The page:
So, a quick recap. We can figure out which way water is flowing. Also, using the iteration technique at the end of the section on diffusion through a membrane, we can figure out how much water is flowing at each time step (Δ t).
However, there is still one more property of the system that we can figure out — what happens at the end of that slower and slower process — in other words, what are the equilibrium concentrations, and how much water is on either side of the membrane. We can do this without endlessly pushing buttons on a calculator.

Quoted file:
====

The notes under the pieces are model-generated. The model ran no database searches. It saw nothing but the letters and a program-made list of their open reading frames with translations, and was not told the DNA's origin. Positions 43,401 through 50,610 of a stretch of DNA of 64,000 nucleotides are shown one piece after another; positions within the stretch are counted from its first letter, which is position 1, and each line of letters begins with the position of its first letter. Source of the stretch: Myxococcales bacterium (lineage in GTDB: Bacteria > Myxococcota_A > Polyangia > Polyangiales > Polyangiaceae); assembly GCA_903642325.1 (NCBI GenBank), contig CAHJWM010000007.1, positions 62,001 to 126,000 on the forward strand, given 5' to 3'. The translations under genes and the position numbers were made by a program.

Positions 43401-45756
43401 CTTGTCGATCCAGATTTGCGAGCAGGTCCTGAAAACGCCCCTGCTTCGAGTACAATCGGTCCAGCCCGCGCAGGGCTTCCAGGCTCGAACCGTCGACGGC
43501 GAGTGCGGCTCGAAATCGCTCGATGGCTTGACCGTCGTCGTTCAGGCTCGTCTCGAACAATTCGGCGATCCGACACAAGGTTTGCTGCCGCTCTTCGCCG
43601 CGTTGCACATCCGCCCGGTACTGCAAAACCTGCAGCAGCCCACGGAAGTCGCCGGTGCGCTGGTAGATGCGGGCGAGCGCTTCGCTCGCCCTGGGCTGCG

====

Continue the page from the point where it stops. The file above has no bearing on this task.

Let’s use sugar as an example. Say we started with 0.2 mole of sugar in 1 litre of water on one side, and 0.8 mole of sugar in 1 litre of water on the other side and the two compartments are the same size. The water is free to move back and forth across the membrane, but the sugar’s not going anywhere, and no extra sugar or water can move in or out of the 2-compartment system. So at the end of the day:
- there will still be 0.2 mole of sugar on one side and 0.8 on the other side,
- there will still be 2 litres of water, and
- the concentrations on either side will be equal,
- but the water will not be equally distributed.
How can you find the final water volumes using intuition?
How can you find the final water levels (W1 and W2) using formal equations? (W1 and W2 are the water volumes on each side of the membrane.)